inmate, Freddie Hayden, and as a result thereof was severely injured; that Dr. Boslow testified that the latter inmate was in protective custody, whereas the applicant states that subsequent to the attack, the said Freddie Hayden was returned to the active prison population, where he was free to commit such aggressive acts again in the future.

As to the assertion of perjury on the part of Dr. Boslow, it is clear that the mere bald statement alleging perjury amounts to no more than a contention that Dr. Boslow was wrong. That is, in substance, a contention that the jury should not have believed him. The jury is, of course, the body to determine the credibility of the witnesses.

Insofar as concerns the applicant's assertion that he is being denied rights under the Eighth Amendment to the Constitution of the United States, in that he is being subjected to cruel and unusual punishment, we point out that the Eighth Amendment is not applicable to the States. However, if that provision of the United States Constitution were to be considered applicable, or if the applicant's assertion were to be considered under Article XVI of the Declaration of Rights of Maryland, it is clear that the matters of which he complains in his application would not constitute cruel and unusual punishment (aside from any question of whether the applicant is being "punished" by reason of commitment under the Defective Delinquent law). In Eggleston v. State, 209 Md. 504, 121 A.2d 698, we held that this law was civil, not criminal, in nature and violated no provisions of the State or Federal Constitutions. In Kemmerer v. Benson, 165 F. 2d 702, cert. den. 334 U.S. 849, after appellant had been charged with a criminal offense, but having been adjudicated a sexual psychopathic person and transferred to the custody of the warden of the state prison in Southern Michigan for observation, care and treatment, so to remain until he had fully and permanently recovered from such psychopathy, his confinement was approved. See annotation in 24 A.L.R. 2nd 350, 362, entitled "Cruel and Unusual Punishment." By analogy the Supreme Court of the United States has upheld as constitutional various state laws providing for the indeterminate confinement of habitual criminals. Carlesi v. People of the State of New Page 657} York, 233 U.S. 51; Graham v. West Virginia, 224 U.S. 616; 25 Am. Jur., § 3, p. 261, Habitual Criminals.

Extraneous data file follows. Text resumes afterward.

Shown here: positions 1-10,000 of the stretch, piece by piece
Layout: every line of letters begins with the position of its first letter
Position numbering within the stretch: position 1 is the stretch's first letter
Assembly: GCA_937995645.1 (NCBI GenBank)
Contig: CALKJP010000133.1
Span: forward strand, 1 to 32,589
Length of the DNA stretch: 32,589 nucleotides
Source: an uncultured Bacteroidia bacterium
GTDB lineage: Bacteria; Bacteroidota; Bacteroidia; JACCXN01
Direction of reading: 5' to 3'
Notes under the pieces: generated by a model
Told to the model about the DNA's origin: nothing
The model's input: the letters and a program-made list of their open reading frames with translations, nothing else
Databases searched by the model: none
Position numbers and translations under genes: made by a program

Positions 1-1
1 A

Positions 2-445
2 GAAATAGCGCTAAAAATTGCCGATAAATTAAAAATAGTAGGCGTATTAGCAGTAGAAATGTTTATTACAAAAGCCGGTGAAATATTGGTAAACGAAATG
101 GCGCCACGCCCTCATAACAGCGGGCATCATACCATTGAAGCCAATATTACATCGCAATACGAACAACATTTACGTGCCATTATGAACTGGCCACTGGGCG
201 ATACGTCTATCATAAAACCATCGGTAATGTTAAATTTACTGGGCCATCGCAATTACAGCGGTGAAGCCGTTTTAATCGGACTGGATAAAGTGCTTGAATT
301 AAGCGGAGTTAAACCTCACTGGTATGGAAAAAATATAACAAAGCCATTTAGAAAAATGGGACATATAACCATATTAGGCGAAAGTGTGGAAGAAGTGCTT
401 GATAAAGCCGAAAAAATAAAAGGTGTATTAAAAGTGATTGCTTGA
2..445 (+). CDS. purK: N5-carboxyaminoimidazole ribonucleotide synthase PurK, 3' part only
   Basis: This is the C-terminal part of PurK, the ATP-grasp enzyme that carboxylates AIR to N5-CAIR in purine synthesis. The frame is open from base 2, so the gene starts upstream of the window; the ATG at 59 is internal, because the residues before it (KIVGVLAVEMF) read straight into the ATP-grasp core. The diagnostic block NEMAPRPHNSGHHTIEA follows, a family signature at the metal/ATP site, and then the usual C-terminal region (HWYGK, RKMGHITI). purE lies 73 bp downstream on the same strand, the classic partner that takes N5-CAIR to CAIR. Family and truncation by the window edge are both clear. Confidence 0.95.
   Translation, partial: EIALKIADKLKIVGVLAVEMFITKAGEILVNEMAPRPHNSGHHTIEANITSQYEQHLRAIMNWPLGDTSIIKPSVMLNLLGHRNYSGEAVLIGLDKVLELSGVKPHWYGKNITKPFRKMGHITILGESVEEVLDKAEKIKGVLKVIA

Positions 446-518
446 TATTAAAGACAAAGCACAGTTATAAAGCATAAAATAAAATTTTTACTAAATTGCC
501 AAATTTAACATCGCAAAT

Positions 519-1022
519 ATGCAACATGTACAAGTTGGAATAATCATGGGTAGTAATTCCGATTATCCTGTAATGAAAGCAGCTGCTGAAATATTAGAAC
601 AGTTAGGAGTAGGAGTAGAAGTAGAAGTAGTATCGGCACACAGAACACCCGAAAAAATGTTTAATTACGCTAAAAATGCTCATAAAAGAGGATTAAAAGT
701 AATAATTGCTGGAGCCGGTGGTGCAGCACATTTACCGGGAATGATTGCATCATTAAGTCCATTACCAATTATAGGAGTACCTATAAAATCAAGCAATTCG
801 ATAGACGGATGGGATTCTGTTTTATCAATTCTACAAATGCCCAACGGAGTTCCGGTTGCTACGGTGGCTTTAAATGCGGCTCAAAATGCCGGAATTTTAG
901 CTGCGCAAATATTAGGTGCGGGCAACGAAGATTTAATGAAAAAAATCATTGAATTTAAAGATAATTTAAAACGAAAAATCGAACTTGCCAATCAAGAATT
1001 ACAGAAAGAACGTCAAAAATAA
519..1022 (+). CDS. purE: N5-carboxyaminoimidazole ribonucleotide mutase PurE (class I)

Moreover, there is nothing in the applicant's petition which indicates that the possibly dangerous condition of which he complains will be continued for any length of time, and certainly if those conditions are, in fact, true, they can be corrected by application to the authorities of Patuxent Institution. There is nothing to indicate that the asserted danger of future attack by the applicant's cruel fellow inmate is any part of his punishment, nor is there anything to indicate that this condition, if it exists, cannot be corrected in the future.

Application ...